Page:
Used Car Dealer in Philly Smuggled and Installed Hundreds of Dangerous Counterfeit Airbags From China, Putting Hundreds At Risk
Between all the Takata airbags mess and now this, who knew we’d learn to fear our airbags so much? A Philly man faces felony charges due to smuggling counterfeit airbags from China and installing them in his used cars. The alleged fraudulent activity has landed this used car dealer in some hot water.
It turns out that there are a lot of rules around airbags
According to the Philly Voice, Emiliano Rodriguez is a trained mechanic from the Dominican Republic. He is charged with smuggling and installing counterfeit airbags into used cars and selling them. The prosecutors are accusing Rodriguez of tricking customers from at least as early as 2017 and up until 2019.
Counterfeit airbags that are imported to the United States can slip past testing and regulations. Needless to say, these counterfeit airbags have not been proven safe to use. China is the world’s largest exporter of these dangerous counterfeit commodities, including airbags that people can use to increase profit margins on the sale of used vehicles. The same practice is done with other car parts, as well.
How’d he get caught?
Customs agents discovered a poorly wrapped parcel with 12 airbag inflators coming from Hong Kong to Philadelphia. The package was so sketchy-looking that it was turned over to Homeland Security as possible counterfeits.
Once Rodriguez was located and caught, authorities seized 450 airbags and other parts associated with the counterfeit operation. The smuggling of the parts is one thing; actually installing them in the cars brings the level of accusation up a few notches. He would replace blown-out airbags on salvage cars and resell them, saving thousands of dollars over time from the budget parts.
“The hazards posed to unsuspecting motorists and the general public by the alleged actions of the defendant, in this case, are enormous and could have ramifications for years to come,” said U.S. Attorney Jennifer Arbittier Williams. “Safety equipment as important as vehicle airbags are subject to strict quality control standards to keep everyone safe, therefore when corners are cut by utilizing counterfeit goods, the consequences can be disastrous.”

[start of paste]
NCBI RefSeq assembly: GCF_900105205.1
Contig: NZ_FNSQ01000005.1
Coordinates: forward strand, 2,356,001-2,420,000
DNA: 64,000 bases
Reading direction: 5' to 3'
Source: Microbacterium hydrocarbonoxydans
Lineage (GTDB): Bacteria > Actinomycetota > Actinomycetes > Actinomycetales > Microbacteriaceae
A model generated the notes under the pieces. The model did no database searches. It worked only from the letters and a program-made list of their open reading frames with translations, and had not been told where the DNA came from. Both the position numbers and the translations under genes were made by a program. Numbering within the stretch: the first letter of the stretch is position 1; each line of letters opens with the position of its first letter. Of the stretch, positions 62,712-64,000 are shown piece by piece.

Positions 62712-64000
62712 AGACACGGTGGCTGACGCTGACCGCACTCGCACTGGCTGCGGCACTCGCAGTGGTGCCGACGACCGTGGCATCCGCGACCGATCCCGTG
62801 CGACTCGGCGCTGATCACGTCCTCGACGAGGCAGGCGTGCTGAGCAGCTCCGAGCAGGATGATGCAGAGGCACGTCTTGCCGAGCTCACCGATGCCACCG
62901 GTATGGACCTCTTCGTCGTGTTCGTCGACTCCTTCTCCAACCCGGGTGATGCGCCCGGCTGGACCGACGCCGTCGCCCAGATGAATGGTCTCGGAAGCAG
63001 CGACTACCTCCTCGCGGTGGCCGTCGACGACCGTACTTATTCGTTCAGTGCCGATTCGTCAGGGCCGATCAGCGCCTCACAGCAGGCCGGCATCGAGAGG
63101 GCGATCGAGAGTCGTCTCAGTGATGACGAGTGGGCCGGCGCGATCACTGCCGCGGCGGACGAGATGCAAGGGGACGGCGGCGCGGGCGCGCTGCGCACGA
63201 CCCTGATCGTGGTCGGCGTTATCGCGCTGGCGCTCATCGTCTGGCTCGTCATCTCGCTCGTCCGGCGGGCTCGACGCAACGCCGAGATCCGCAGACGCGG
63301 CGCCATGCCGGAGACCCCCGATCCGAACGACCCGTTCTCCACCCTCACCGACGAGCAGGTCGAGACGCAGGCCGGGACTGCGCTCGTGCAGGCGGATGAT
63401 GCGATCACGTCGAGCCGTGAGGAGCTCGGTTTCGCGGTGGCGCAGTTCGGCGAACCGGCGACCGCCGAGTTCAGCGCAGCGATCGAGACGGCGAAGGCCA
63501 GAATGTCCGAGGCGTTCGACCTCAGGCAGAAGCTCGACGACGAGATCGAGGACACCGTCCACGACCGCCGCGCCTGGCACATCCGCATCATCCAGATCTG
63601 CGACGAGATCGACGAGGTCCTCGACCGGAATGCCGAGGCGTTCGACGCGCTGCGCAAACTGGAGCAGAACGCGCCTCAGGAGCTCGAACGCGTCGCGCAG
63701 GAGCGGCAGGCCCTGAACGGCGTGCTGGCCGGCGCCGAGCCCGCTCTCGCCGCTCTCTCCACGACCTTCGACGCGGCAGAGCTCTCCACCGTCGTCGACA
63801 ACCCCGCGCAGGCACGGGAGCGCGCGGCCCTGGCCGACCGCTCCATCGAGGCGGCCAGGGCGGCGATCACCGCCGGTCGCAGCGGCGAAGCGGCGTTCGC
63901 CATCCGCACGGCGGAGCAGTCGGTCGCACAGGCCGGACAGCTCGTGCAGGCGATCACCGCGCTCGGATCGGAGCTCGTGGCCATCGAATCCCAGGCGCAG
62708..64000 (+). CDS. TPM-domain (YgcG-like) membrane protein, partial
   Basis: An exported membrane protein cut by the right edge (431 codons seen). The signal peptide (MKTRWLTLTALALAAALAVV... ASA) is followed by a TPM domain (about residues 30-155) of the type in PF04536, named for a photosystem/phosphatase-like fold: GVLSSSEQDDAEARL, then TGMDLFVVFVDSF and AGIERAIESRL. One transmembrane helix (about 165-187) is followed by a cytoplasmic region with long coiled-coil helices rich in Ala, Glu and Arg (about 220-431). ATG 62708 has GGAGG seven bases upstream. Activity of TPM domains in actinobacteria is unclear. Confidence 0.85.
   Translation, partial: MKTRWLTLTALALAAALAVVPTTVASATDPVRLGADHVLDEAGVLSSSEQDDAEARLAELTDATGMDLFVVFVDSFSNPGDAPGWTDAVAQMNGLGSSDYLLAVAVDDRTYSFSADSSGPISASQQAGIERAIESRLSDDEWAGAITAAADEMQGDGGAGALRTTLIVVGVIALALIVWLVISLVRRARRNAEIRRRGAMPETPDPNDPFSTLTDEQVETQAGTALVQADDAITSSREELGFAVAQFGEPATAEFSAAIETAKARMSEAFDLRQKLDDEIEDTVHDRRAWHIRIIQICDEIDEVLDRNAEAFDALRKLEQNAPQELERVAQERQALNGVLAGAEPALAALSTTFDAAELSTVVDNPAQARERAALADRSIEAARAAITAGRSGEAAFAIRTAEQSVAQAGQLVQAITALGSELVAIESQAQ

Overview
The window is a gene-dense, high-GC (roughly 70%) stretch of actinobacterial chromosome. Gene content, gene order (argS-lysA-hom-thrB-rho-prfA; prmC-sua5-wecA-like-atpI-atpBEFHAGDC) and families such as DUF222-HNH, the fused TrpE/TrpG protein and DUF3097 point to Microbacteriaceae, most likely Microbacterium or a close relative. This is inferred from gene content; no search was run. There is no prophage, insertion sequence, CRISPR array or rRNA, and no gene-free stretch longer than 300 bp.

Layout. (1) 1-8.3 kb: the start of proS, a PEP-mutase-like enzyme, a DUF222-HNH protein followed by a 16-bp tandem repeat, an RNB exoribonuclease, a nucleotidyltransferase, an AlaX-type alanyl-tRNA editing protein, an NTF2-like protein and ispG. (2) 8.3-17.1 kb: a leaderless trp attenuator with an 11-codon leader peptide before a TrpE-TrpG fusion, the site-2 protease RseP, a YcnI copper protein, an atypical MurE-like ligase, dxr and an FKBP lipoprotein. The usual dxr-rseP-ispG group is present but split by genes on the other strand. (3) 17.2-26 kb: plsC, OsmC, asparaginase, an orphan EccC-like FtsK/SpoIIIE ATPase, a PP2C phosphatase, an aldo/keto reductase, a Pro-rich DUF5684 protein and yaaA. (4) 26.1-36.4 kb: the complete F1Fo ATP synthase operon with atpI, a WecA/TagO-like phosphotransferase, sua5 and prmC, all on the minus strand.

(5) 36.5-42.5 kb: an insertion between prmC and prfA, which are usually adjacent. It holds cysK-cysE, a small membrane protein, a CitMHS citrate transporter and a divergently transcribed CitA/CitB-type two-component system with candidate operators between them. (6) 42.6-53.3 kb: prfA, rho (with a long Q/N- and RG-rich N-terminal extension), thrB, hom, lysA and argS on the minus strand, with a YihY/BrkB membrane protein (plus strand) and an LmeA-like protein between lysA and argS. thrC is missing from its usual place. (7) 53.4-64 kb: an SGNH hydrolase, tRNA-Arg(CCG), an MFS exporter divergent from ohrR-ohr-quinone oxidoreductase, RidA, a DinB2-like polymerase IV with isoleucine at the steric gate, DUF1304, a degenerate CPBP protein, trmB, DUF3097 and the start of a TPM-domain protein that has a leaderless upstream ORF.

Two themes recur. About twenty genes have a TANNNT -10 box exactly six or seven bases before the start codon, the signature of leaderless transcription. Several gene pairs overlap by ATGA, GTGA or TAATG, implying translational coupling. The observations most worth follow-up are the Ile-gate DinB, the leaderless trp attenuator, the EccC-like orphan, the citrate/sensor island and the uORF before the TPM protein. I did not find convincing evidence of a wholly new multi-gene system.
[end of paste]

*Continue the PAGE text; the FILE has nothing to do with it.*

Are airbags safe?
Airbags are a double-edged sword. While they have saved many lives over the years, they can also be a bit explosive, if you’ll excuse the pun. We have seen this with the multi-year saga of the Takata airbags.
Airbags use literal gas explosions to inflate the bag instantly. The National Highway Transportation Safety Administration says these counterfeit airbags have proven to consistently malfunction in various dangerous ways, including non-deployment, unexpected deployment, and even expulsion of metal shrapnel during deployment, CBP officials said.
Due to this potential for harm, airbags are strictly regulated, making the use of counterfeit or fraudulent equipment highly illegal.
According to the Philly Voice, Rodriguez is charged with one count of trafficking in counterfeit goods and two counts of causing the delivery of hazardous materials (tiny explosives) by the air carrier in connection with a scheme to utilize counterfeit airbags at his used cars.
If convicted, Rodriguez faces a maximum possible sentence of 20 years in prison, three years of supervised release, fines of $2,050,000, and a $200 special assessment.